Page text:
Hospitals, Lifecare & Pharma

Industries : Hospitals, Lifecare & Pharma

The Indian pharmaceuticals market is the next biggest concerning quantity and thirteenth largest concerning value, according to a report by Equity Master. India is the biggest provider of generic medications internationally using all the Indian generics accounting for 20 percent of global exports concerning volume. Naturally, consolidation is now a significant feature of the Indian pharmaceutical marketplace as the business is extremely fragmented.The Indian pharma industry has been growing at a compounded annual growth rate (CAGR) of more than 15% over the last five years and has significant growth opportunities. However, for the industry to sustain this robust growth rate till 2020, companies will have to rethink their business strategy. They will have to adopt new business models and think of innovative ideas to service their evolving customers faster and better.

Entry of both corporates and startups in providing professional care services at home could give India’s healthcare industry a new lease of life.It is the world of healthcare at home. Not only are we more comfortable, but the service is also cheaper — almost 3-5 times lesser than standard hospital charges. As healthcare services make deeper inroads into people’s houses, it looks like soon only highly specialised services such as surgeries will remain confined to the hospitals.

With quality, outcomes, and value being the watchwords for health care in the 21st century, sector stakeholders around the globe are looking for innovative and cost-effective ways to deliver patient-centered, technology-enabled “smart” health care, both inside and outside hospital walls.Health care stakeholders are pursuing new cost reduction measures, such as developing alternative staffing models, shifting patients to outpatient services, and reducing administrative and supply costs. In addition, they are exploring new revenue sources such as intellectual property (IP) capitalization, investing in JVs, commercializing their foreign assets, and launching new companies and philanthropic organizations.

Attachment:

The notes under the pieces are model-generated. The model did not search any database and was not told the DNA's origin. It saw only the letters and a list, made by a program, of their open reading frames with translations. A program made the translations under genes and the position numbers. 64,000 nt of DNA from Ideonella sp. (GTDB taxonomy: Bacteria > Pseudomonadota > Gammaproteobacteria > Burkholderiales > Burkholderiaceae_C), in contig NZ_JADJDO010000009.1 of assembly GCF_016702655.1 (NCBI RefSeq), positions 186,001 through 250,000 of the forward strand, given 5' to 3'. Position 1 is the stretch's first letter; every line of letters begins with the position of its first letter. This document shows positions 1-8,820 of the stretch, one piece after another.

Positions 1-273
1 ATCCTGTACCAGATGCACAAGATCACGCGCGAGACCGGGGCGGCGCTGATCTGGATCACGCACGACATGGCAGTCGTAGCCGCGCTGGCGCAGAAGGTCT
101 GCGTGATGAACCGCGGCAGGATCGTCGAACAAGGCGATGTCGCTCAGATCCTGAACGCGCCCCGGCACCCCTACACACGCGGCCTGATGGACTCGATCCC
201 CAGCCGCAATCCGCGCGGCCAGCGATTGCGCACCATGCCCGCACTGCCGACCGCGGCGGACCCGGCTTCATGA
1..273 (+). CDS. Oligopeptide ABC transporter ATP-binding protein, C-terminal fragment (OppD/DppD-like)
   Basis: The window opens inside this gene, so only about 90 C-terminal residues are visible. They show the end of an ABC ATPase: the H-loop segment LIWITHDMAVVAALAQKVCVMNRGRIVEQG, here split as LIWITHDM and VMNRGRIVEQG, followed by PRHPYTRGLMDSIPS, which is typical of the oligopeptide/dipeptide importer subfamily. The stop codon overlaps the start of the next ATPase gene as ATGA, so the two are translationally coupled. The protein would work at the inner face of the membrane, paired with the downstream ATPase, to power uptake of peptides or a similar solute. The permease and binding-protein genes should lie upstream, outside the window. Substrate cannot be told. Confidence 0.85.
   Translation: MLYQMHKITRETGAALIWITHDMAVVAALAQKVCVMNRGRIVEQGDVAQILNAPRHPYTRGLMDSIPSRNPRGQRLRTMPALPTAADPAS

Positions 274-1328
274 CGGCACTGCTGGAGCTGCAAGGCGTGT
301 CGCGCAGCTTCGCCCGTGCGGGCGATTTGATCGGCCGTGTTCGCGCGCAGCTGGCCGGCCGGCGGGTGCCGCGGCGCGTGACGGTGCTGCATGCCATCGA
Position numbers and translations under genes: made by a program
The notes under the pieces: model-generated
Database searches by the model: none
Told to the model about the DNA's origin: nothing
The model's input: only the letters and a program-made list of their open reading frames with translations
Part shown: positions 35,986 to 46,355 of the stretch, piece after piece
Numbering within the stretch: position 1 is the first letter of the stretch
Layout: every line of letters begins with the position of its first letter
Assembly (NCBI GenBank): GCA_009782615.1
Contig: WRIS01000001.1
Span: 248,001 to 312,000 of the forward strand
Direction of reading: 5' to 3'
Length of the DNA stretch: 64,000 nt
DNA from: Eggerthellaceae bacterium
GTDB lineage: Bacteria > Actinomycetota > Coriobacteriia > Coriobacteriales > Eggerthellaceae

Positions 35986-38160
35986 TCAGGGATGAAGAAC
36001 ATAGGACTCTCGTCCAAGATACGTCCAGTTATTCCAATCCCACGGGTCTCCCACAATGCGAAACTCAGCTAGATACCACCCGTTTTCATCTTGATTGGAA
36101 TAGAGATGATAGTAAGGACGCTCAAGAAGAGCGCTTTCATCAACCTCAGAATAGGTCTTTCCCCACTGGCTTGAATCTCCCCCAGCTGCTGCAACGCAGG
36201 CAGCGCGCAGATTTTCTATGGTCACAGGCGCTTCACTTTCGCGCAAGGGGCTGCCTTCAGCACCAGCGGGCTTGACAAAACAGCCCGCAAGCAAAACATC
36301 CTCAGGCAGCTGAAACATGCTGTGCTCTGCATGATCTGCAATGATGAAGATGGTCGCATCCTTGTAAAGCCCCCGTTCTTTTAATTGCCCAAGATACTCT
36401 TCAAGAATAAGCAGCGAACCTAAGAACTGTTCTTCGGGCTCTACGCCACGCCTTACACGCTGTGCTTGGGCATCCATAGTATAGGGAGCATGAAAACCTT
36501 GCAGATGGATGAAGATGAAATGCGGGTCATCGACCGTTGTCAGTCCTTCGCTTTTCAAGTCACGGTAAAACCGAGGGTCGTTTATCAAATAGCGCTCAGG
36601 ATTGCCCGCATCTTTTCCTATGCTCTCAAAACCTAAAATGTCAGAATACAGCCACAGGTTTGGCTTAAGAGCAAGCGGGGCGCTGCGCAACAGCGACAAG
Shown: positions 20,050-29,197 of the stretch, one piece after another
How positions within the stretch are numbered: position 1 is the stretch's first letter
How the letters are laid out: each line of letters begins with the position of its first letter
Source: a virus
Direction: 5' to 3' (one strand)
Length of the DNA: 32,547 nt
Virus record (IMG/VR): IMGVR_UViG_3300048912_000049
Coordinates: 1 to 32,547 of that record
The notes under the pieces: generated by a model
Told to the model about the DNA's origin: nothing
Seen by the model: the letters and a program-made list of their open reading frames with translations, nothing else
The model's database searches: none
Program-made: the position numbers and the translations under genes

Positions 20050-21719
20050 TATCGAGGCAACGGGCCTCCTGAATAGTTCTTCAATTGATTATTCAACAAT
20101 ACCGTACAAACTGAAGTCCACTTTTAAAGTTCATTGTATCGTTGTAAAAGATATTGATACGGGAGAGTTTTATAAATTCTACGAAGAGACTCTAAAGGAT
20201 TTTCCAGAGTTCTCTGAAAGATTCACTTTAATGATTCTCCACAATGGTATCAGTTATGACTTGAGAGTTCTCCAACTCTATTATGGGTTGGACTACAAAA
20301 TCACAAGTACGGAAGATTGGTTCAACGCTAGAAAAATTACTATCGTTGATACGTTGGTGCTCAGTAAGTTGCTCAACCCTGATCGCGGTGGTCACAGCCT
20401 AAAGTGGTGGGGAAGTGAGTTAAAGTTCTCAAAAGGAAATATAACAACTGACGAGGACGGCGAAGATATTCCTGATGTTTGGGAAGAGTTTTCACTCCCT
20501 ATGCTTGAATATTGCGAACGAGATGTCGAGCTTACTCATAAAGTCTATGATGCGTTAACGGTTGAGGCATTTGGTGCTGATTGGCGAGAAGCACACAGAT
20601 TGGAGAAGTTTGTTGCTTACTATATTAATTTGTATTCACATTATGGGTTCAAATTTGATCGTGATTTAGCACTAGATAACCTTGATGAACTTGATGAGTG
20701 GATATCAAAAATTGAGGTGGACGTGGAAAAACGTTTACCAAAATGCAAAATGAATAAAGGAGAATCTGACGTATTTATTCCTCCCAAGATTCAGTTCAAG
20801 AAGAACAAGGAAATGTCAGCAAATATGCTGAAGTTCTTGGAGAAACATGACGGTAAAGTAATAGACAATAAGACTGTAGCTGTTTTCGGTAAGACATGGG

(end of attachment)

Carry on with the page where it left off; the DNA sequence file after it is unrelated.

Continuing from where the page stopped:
Rapid economic growth and growing population have combined to create a critical situation for Southeast Asian governments. Even as the spending on healthcare systems in the region has increased with the increase in incidences of adverse health conditions it looks like demand is outstripping the supply of healthcare in the region.Meanwhile, the private healthcare market is strengthening its position. Private investment is increasing rapidly in order to meet the increasing demand. Developed areas in the region such as Singapore and Malaysia are providing world-class services to both local and international patients. The region also enjoys the benefits of having a strong medical tourism industry. The region’s healthcare market is projected to be worth US$134.2 billion by 2020. The private sector is likely to continue to be dominant, accounting for a 53 per cent share and is forecasted to reach US$71 billion in 2020, nearly double the size in 2010.

In 2020, wearables will also shape the quality of life of the consumer in America, capturing and tracking how people live with and manage their condition. Consumers and providers alike can integrate information across multiple devices seamlessly to create a comprehensive view of the individual. With a widespread adoption of wearables beyond the keep-fit and health fanatics, and the affordability of specialist medical or bio-sensing wearables, the new clinician/patient partnership will be based on improved awareness, self management and prevention, replacing the paternalistic approach of the old.

The Indian pharma industry, which is expected to grow over 15 per cent per annum between 2017 and 2020, will outperform the global pharma industry, which is set to grow at an annual rate of 5 per cent between the same period!.

It is also predicted that by 2020, the pharmaceutical industry will have made real inroads in repairing the negative corporate reputation that has plagued it over the last few decades. Tackling corporate reputation has been a top priority for all pharmaceutical companies, though for most, full rehabilitation will require a few more years.

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